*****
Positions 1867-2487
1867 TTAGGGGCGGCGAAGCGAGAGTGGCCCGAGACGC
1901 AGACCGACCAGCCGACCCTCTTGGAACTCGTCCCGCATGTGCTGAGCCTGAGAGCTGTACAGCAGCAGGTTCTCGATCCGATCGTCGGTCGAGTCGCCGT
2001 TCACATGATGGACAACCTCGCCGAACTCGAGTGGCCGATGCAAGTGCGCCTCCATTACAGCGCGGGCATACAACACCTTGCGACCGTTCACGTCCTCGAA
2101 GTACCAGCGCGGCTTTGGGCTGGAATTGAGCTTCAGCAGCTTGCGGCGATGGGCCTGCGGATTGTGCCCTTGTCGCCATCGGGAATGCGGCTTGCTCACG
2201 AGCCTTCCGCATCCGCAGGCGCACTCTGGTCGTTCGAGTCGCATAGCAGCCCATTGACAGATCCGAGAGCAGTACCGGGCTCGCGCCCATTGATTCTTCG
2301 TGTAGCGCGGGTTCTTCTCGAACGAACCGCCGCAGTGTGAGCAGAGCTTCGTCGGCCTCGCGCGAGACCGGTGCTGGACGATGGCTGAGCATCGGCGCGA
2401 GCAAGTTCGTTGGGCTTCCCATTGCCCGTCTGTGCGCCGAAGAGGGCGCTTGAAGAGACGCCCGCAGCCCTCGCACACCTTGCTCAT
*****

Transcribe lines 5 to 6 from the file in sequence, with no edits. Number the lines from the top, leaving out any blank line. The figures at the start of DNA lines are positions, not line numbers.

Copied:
2101 GTACCAGCGCGGCTTTGGGCTGGAATTGAGCTTCAGCAGCTTGCGGCGATGGGCCTGCGGATTGTGCCCTTGTCGCCATCGGGAATGCGGCTTGCTCACG
2201 AGCCTTCCGCATCCGCAGGCGCACTCTGGTCGTTCGAGTCGCATAGCAGCCCATTGACAGATCCGAGAGCAGTACCGGGCTCGCGCCCATTGATTCTTCG